Good piece from Danny Finklestein in the Times of London today, which gives you as good a view of what Cameron and Osborne have planned for the next two years:
In 2015 the Tories got their timing right. In 2012 George Osborne may have been booed at the Paralympics and criticised for his taxation of Cornish pasties. But in 2015 he was re-elected.
Informed by this experience, the Conservatives are deliberately making difficult decisions now. Yet the combination of this strategic choice with the general difficulties that incumbents face and the possibilities of accidental mishap is likely to make the next two years very difficult indeed.
In the coming months, many recipients of tax credits will be informed that large cuts are to come in the spring. This is likely to be deeply unpopular and might even cause serious political instability. The government could, possibly, have phased these cuts in. But doing so would mean that people were still experiencing losses in 2019.
At the same time, in order to reach surplus, there will be large cuts in a number of spending departments, including the police and local government. There will be ructions, leaks and protests as these are resisted from cabinet ministers down. Well before the next election these cuts will have been made. While they are being made things could be very bloody.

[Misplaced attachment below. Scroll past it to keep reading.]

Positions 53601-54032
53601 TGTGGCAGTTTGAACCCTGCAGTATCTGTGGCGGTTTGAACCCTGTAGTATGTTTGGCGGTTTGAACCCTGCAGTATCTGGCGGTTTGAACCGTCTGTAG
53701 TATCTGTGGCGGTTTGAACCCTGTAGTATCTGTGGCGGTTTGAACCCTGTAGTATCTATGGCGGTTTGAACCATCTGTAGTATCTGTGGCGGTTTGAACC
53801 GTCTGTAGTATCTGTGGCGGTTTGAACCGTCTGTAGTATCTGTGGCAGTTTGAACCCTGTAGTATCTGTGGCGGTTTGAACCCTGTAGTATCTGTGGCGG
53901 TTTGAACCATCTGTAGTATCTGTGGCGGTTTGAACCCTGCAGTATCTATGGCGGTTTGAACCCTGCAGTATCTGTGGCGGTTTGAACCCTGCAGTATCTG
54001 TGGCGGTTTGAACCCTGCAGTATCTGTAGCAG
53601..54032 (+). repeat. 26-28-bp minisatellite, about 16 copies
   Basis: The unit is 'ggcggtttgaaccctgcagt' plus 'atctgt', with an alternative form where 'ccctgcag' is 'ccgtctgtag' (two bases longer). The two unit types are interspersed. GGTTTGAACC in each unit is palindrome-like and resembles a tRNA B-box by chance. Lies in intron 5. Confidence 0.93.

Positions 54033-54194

It makes the conversation in Northern Ireland on Spotlight last night seem oddly quaint and beside the point. Slugger’s understanding is that plan is blast the cash transfer culture for two years and then give some of the cash saved away to special cases for three.
Yet, it holds great dangers says Finklestein:
…the economy may slow a little, threatening the government’s central narrative that it has rescued the country. And also, of course, making people much less well disposed to it.
And on top of it all, there will be Europe. The period of negotiation, now about to start, is almost bound to undermine relationships between the prime minister and the right inside and outside parliament. The campaign itself will rock the party.
Taken together with other problems, such as the migrant crisis, and the normal unanticipated fiascos, it all may prove as tough as anything Cameron has faced before.
Mick is founding editor of Slugger. He has written papers on the impacts of the Internet on politics and the wider media and is a regular guest and speaking events across Ireland, the UK and Europe. Twitter: @MickFealty